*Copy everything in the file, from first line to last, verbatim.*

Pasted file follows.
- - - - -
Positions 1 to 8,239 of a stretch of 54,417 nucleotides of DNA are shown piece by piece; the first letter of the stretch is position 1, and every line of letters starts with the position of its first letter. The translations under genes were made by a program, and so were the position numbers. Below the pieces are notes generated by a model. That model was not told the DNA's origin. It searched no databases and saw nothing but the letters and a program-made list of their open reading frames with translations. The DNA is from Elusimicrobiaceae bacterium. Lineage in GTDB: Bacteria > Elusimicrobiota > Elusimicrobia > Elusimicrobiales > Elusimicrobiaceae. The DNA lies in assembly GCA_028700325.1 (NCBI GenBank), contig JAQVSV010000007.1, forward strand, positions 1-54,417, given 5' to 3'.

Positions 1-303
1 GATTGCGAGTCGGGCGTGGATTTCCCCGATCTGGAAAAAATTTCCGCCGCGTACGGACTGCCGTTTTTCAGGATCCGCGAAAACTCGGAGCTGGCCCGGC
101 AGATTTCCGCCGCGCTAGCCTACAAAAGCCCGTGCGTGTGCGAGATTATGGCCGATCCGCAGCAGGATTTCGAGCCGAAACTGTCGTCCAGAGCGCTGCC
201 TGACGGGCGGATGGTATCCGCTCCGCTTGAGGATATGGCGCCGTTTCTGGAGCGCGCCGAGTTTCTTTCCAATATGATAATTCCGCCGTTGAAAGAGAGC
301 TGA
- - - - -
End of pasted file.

Positions 1 to 8,239 of a stretch of 54,417 nucleotides of DNA are shown piece by piece; the first letter of the stretch is position 1, and every line of letters starts with the position of its first letter. The translations under genes were made by a program, and so were the position numbers. Below the pieces are notes generated by a model. That model was not told the DNA's origin. It searched no databases and saw nothing but the letters and a program-made list of their open reading frames with translations. The DNA is from Elusimicrobiaceae bacterium. Lineage in GTDB: Bacteria > Elusimicrobiota > Elusimicrobia > Elusimicrobiales > Elusimicrobiaceae. The DNA lies in assembly GCA_028700325.1 (NCBI GenBank), contig JAQVSV010000007.1, forward strand, positions 1-54,417, given 5' to 3'.

Positions 1-303
1 GATTGCGAGTCGGGCGTGGATTTCCCCGATCTGGAAAAAATTTCCGCCGCGTACGGACTGCCGTTTTTCAGGATCCGCGAAAACTCGGAGCTGGCCCGGC
101 AGATTTCCGCCGCGCTAGCCTACAAAAGCCCGTGCGTGTGCGAGATTATGGCCGATCCGCAGCAGGATTTCGAGCCGAAACTGTCGTCCAGAGCGCTGCC
201 TGACGGGCGGATGGTATCCGCTCCGCTTGAGGATATGGCGCCGTTTCTGGAGCGCGCCGAGTTTCTTTCCAATATGATAATTCCGCCGTTGAAAGAGAGC
301 TGA